Limbo for EU Citizens
A worrying parliamentary report has highlighted the fact that EU citizens living in the UK could be stripped of their freedom of movement rights by Home Office legislation that was introduced to regulate immigration. The study by the joint committee on human rights (JCHR) has noted that the rights of more than three million Europeans who are currently residing in Britain would be left in a legal limbo should the UK leave the European Union without a deal. Indeed it isn't just their freedom of movement rights that are potentially at risk, the report also highlights that the housing and social security rights of EU citizens currently living in the UK would also be affected in the event of a no-deal Brexit.
The worrying news comes as Britain still struggles to find a way to negotiate the current impasse that is preventing a clean exit from the European Union. Though the government has already put forward a scheme to allow EU citizens to settle in the UK, it now appears that this could be ignored in the event of a no-deal Brexit.
One of the biggest concerns that comes from the potential of a no-deal Brexit is the idea that EU citizens who have moved to the UK over the years would lose their rights to remain in the country that many of them had made home in. Of course over the previous three years the government has given no indication that this would be the case, and has consistently confirmed that EU citizens who reside in the UK would be able to continue to do so. This report highlights the potential problems that a no-deal Brexit could bring to those who are currently residing in the UK but came from the European Union.
Human Chess Pieces
One of the major criticisms of the British government's handling of Brexit has been the idea that somehow European Union citizens have been used as bargaining chips to ensure Britain gets a good exit deal from the European Union. It is estimated that three million EU citizens are currently living in the UK and if the report is correct, all of their rights to remain in the UK are at risk. It certainly appears that perhaps the rights of EU citizens currently living in the UK may be a bargaining chip after all.
This new problem highlights just another of the many problems that could come from a no-deal Brexit. While clearly there are large elements of those who agree that a no-deal Brexit is the way forward, for the economy and immigration a no-deal Brexit would be the worst possible outcome.
Another of the major issues highlighted by the report is that the rights of those who live here are covered European Union rights. Many of these people come from countries that do not have separate agreements with the UK on travel. It is a lack of alternative arrangements that mean that many of these citizens legal rights will be removed after a no-deal Brexit with little mechanism put in place to avoid this happening.
Will we are a long way from talking about forced evictions and deportations, we are potentially talking about a future in which three million citizens who currently reside in the UK will have no legal right to be able to continue to do so. To many people this is a horrifying statistic and a clear signal of the failure of the British government to deal with the issue of Brexit in a satisfactory manner. The rights of three million potential taxpayers currently living in the UK is clearly not enough to push the government into serious action to try and prevent their legal rights from being removed.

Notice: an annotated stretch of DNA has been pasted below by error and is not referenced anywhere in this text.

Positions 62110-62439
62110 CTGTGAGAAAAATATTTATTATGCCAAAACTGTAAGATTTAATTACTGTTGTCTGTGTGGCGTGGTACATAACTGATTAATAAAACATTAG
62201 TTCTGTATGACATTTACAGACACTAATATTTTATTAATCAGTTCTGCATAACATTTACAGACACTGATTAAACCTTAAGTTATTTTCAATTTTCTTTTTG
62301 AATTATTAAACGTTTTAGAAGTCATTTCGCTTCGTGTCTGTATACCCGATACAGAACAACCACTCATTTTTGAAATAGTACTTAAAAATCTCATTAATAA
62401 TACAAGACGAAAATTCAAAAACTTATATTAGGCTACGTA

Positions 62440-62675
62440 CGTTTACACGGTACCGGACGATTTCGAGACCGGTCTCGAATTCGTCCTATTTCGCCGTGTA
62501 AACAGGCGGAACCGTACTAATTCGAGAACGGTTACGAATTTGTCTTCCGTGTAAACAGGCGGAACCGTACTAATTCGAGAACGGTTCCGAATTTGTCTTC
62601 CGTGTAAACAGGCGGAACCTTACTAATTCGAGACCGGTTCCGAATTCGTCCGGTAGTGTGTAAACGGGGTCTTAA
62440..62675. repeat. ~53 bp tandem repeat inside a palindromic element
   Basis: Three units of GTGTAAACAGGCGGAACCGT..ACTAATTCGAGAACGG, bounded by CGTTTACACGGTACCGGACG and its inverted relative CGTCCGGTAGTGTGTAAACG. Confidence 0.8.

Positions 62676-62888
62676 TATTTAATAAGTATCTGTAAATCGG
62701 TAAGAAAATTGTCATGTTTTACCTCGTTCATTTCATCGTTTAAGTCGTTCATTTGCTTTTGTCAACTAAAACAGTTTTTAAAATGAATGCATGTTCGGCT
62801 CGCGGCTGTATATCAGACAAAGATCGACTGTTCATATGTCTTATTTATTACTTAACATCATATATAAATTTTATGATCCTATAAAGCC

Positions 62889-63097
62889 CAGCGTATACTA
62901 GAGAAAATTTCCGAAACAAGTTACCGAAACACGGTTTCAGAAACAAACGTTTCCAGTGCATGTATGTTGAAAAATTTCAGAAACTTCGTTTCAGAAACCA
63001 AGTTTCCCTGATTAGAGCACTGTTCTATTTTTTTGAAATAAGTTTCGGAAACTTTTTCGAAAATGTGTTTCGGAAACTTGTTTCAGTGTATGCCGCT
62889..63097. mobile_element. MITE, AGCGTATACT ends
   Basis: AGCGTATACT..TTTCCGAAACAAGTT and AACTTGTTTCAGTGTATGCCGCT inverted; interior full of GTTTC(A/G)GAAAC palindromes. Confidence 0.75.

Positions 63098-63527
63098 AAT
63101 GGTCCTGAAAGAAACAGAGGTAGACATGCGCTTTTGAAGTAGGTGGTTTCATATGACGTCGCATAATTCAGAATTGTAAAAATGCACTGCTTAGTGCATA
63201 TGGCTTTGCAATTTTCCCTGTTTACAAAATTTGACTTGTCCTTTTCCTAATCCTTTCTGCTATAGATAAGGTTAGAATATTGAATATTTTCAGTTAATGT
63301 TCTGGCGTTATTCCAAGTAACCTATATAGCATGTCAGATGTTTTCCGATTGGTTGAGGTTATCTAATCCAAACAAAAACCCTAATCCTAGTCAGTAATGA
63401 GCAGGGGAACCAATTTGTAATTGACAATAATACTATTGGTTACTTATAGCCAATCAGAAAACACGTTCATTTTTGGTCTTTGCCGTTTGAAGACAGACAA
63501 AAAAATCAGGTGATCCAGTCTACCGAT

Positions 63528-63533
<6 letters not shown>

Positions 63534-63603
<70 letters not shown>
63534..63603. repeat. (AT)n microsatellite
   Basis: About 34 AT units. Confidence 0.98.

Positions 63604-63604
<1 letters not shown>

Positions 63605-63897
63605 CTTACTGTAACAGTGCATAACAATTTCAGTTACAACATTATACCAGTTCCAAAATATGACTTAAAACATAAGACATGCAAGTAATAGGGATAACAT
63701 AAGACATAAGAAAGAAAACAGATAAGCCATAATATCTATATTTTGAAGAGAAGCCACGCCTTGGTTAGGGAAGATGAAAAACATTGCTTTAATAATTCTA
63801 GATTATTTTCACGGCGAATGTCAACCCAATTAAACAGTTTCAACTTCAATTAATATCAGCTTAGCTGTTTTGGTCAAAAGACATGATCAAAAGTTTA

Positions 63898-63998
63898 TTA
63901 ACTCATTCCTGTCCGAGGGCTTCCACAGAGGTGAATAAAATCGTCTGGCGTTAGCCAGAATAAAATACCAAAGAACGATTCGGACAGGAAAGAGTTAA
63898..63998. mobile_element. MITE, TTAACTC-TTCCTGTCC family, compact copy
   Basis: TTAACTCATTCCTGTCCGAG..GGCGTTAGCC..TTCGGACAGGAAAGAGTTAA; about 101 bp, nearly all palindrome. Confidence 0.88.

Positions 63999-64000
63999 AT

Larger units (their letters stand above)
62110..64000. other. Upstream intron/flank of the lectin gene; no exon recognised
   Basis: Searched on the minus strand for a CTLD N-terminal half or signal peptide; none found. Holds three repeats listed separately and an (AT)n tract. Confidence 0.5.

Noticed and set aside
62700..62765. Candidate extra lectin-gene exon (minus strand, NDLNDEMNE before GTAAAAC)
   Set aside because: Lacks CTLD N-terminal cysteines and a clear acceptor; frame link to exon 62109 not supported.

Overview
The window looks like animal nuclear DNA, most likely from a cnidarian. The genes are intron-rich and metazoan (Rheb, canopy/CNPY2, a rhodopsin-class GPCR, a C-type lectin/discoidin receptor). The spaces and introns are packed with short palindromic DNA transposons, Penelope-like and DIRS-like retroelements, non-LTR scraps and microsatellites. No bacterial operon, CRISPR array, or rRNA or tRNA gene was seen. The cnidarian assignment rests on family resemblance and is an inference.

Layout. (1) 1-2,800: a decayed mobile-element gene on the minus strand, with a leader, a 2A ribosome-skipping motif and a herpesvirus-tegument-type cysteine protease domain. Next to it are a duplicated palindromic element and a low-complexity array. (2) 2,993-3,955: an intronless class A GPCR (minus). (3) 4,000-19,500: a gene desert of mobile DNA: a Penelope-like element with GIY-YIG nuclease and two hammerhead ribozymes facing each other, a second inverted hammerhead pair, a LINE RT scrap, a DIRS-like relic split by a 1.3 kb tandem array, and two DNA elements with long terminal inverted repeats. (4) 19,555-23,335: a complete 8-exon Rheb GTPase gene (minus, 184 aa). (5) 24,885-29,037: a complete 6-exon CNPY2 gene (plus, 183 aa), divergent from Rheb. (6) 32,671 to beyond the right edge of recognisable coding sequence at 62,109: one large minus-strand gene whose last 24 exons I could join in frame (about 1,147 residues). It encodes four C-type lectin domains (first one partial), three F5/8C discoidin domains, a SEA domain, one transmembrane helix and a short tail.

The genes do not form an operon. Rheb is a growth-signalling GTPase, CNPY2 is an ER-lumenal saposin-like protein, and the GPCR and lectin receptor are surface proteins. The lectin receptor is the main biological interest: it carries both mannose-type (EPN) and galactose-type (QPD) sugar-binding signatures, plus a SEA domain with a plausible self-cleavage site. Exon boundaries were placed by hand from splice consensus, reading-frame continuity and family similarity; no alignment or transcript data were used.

While it is highly likely that a new system will be put into place, or in the case of the EU Settlement Scheme, being brought into force. The fact that three years down the line European Union citizens cannot still guarantee that they will have the right to remain in the country is worrying to say the least. Of course much of what has gone before has been political posturing, but we are clearly talking about the lives of three million people who offer a significant boost to the British economy and are part of everyday life in the UK.
It is not only the rights of the three million who live in the UK that are at risk, it is also the millions of Brits who live abroad in the European Union who may also lose their rights to remain in the countries they currently reside in. Many Brits moved out several years ago in order to take advantage of their ability to live in other parts of the European Union, but the removal of their rights may also mean that they could also lose their legal status to stay in the country that they live in.
Clearly there needs to be forward movement on this subject. Britain's more than four decade membership of the European Union is about to come to an end and with it the rights of millions of people all over the Union are likely to be affected. It is now time for the British government and the House of Commons to create a clear and coherent plan that ensures that not only does the UK not suffer economically from leaving the European Union, the rights of all of those EU citizens living in the UK, and Brits living abroad, are taken care of to ensure that the minimal damage is done.
Brexit offers the UK a chance to move forward and change its future, but this cannot come at a human cost. The British government now needs to sit down and work Brexit out properly to ensure that either it finds a way to leave the European Union successfully, or it stays in the European Union to ensure that the rights and lives of those who could be affected are not.
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